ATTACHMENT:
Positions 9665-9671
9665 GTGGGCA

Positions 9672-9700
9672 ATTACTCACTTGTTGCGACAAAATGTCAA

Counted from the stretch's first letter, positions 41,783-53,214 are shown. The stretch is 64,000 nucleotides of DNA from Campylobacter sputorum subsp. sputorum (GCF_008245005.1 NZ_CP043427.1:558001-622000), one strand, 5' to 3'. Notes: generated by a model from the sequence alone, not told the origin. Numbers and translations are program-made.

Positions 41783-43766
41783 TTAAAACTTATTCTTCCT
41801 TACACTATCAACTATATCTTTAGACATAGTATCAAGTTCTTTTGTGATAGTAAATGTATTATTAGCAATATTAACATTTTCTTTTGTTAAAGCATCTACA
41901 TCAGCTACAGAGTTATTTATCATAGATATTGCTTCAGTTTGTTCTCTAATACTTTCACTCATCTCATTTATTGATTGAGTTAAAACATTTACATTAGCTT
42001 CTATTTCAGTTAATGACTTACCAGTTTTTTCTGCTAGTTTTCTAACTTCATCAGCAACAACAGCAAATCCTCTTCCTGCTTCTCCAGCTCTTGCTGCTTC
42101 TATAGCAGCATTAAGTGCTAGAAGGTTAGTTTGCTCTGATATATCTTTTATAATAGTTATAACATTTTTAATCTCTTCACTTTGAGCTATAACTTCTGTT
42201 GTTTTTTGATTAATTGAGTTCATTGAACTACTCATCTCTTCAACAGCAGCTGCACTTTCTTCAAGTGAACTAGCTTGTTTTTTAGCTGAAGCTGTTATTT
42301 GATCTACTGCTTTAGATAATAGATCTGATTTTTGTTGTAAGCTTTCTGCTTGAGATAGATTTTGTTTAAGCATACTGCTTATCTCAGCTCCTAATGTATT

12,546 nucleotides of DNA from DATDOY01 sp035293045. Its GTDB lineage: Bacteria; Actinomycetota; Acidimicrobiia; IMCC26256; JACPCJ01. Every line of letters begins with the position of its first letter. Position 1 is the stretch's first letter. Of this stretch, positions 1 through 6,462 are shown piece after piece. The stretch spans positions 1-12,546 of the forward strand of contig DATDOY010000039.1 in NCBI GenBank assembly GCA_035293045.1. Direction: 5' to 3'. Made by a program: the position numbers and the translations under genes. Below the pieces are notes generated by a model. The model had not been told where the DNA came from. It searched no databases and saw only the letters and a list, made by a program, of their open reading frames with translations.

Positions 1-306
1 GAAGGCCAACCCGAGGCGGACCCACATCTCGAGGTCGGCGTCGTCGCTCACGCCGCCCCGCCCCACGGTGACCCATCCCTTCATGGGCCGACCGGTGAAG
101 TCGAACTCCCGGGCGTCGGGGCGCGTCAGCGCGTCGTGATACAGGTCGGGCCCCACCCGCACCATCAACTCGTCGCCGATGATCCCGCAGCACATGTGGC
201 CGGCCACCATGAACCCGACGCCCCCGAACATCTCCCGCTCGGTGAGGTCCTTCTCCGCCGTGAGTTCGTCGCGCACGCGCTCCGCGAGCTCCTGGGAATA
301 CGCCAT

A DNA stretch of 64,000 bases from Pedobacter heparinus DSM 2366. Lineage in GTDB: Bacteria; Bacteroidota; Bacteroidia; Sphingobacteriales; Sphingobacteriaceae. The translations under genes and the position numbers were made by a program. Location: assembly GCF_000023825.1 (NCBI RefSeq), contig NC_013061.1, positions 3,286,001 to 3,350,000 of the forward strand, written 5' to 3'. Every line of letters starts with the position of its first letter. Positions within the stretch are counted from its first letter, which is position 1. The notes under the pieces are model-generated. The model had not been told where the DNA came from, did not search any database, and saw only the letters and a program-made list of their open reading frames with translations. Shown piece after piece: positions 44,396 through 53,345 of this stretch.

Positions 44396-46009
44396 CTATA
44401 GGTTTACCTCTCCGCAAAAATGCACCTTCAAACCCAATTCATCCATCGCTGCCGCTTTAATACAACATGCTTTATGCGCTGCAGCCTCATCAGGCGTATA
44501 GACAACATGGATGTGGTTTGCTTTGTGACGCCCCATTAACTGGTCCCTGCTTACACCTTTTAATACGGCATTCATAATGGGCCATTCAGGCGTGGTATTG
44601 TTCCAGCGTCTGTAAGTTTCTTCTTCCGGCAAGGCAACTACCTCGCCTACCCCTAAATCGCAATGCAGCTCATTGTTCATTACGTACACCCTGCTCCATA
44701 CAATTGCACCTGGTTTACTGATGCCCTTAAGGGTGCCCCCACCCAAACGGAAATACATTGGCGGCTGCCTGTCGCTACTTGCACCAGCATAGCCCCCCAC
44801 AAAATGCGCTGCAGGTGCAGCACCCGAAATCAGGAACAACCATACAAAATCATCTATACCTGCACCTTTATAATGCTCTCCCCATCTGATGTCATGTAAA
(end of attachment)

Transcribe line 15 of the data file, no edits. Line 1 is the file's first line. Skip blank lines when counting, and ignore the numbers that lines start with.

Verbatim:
Positions 1-306